Using Micro-Fragmented Adipose Therapy to Treat Chronic Prosthesis-Related Ulcers
Managing ulcers related to prosthesis use on residual limbs has always been challenging in wound care and rehabilitation. A newly formed prosthetic limb requires several adjustments to fit properly, and patients’ bodies change over time. As a result, physiatrists often come across patients with pressure ulcers related to their prostheses.
Patients who have undergone lower-limb amputation usually experience 65% more dermatologic issues than those who haven't experienced limb loss. Furthermore, approximately 75% of lower-limb prostheses patients experience skin problems. This is mainly due to increased humidity, prolonged moist contact, and high shear forces within the prosthetic limb. These factors contribute to skin tissue breakdown, leading to ulceration.
Prosthesis-related residual limb ulcers often negatively impact patients’ daily function and quality of life. Therefore, solving this issue is of the utmost importance.
Managing prosthesis-related ulcers
When residual limb ulcers occur due to prosthesis use, the usual management method is to stop using the prosthetic limb for some weeks. However, not using the prosthesis can also negatively affect the user, such as a higher risk of falls, decreased ability to walk, weight gain, psychological stress, and financial issues.
Aside from resting, doctors can treat these ulcers with wound dressings, adjusting the prosthetic socket, negative pressure wound therapy, surgical debridement, bioengineered skin substitutes, and hyperbaric oxygen therapy.
A study was conducted to investigate the effectiveness of micro-fragmented adipose tissue therapy as a potential method for managing ulcers. The case of a 56-year-old male was considered, who had a history of left below-knee amputation, lumbar spinal stenosis, and left total knee replacement. The patient had a non-healing stage 2 prosthesis-related residual limb ulcer for three years, which did not respond to various treatments such as discontinuing the prosthesis, adjusting the prosthetic socket, using silicone socks, and bioengineered skin grafts.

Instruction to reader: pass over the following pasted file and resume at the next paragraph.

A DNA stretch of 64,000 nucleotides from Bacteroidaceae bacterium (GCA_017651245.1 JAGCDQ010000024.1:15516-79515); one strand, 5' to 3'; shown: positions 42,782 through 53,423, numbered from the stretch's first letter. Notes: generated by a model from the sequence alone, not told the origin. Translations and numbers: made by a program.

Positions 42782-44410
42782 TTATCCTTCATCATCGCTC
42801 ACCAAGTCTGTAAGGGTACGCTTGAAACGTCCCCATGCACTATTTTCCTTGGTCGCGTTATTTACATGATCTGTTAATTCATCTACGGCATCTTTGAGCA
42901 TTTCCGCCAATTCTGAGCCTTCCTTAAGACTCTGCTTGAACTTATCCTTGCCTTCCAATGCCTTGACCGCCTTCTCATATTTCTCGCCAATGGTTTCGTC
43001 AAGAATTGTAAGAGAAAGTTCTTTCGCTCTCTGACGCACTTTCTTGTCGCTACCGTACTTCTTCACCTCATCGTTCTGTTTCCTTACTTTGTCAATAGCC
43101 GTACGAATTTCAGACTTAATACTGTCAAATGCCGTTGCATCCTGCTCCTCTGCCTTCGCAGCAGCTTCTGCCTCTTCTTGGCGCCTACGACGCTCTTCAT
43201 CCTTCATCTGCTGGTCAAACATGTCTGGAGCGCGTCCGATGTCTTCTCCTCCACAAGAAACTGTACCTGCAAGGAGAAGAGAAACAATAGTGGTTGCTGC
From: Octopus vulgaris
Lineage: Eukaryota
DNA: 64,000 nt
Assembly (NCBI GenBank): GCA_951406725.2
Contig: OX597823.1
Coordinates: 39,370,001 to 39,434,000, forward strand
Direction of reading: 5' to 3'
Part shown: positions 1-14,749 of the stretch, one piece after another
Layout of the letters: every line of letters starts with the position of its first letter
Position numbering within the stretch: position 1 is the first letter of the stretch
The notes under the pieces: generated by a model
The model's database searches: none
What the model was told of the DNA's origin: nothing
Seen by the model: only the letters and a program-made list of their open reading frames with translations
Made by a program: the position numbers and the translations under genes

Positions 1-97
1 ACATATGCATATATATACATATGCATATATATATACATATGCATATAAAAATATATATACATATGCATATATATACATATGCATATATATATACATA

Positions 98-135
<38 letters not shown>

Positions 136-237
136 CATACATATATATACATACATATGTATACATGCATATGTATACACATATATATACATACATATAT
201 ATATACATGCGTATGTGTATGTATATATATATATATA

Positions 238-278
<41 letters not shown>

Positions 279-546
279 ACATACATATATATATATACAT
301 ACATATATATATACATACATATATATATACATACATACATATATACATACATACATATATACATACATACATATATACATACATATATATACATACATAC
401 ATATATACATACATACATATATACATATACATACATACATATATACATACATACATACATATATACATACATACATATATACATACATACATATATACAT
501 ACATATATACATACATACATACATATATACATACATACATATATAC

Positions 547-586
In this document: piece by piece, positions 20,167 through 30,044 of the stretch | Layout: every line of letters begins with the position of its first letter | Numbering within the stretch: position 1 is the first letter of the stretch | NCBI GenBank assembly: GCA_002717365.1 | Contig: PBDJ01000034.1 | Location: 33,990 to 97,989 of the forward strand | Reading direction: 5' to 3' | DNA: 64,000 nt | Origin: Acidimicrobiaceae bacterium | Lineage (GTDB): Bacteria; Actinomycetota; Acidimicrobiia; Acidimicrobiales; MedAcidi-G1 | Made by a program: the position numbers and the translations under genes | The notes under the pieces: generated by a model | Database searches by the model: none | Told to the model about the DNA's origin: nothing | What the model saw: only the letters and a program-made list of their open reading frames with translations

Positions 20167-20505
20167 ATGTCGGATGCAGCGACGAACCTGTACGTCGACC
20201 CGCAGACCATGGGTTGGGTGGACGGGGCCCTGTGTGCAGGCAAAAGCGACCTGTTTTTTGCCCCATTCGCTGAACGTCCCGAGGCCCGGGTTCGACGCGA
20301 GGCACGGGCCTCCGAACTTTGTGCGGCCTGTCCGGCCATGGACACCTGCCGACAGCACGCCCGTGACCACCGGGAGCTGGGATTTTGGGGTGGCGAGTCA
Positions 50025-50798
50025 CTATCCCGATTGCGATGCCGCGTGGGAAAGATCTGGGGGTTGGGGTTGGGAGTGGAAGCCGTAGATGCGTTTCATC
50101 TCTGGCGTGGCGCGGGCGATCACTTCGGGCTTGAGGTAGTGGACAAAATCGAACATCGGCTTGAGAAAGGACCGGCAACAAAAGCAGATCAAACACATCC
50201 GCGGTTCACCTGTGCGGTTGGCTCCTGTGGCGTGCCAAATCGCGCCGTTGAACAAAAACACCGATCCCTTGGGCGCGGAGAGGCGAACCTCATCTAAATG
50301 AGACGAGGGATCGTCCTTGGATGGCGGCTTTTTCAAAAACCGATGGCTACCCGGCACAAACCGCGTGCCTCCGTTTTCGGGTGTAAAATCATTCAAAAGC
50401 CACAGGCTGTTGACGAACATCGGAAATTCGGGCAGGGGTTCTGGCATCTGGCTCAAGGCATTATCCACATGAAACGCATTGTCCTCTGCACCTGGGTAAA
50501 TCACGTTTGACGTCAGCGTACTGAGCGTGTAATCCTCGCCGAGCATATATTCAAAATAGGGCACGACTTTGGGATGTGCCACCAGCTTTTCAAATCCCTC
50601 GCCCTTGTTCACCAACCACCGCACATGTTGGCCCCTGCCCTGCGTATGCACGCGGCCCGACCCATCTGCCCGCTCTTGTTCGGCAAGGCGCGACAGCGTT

In June 2020, the patient experienced increased pain associated with prosthetic limb use after a hike, and the ulcer on their residual limb worsened. The patient decided to explore non-surgical options and opted for micro-fragmented adipose tissue therapy over a skin autograft.
What is micro-fragmented adipose therapy?
Micro-fragmented adipose tissue therapy is a type of regenerative medicine known as orthobiologics. These are biological substances made from naturally occurring materials in the body, such as adipose tissue, a.k.a. body fat. Orthobiologics are used to aid in healing injured muscles, broken bones, and torn ligaments, among other things.
Adipose tissue is a rich source of mesenchymal stem cells found in bone marrow that are vital for creating and repairing skeletal tissues. These stem cells are believed to have analgesic, anti-inflammatory, anti-bacterial, and reparative properties that may play a critical role in healing.
Two recognized types of adipose tissue derivatives are stromal vascular function and micro-fragmented adipose tissue. These are named based on how the adipose tissue is processed. The latter involves washing the blood residues and pro-inflammatory oil without using separation centrifugation, additives, or enzymes. The harvested adipose tissue derivative is then passed through a size reduction filter to break the fatty tissue while preserving the microarchitecture mechanically.
The patient received a treatment called autologous micro-fragmented adipose tissue injection. Adipose tissue was taken from both upper buttocks and purified with a Lipogems kit. The micro-fragmented adipose tissue was then injected with an 18-gauge needle in a square pattern to fill the tissue defect under the skin.
There were four injection sites, with roughly 2 ml of micro-fragmented adipose tissue injected into each site, totaling 8 ml. After the procedure, the patient was advised to avoid submerging the affected area in water for 14 days, limit physical activity for four days, and to avoid taking NSAIDs.
The patient experienced soreness around the injected areas on the first day. However, during the 4-week follow-up, he reported an overall improvement in his knee and no pain associated with the previously non-healing prosthesis-related ulcer. After returning to using his leg prosthesis, the patient resumed his physical activities without any restrictions.
This study presents the first known treatment of prosthesis-related residual limb ulcers using micro-fragmented adipose tissue therapy. Although the subject in this study showed significant improvement in just four weeks, further documentation and research are necessary, according to the researchers.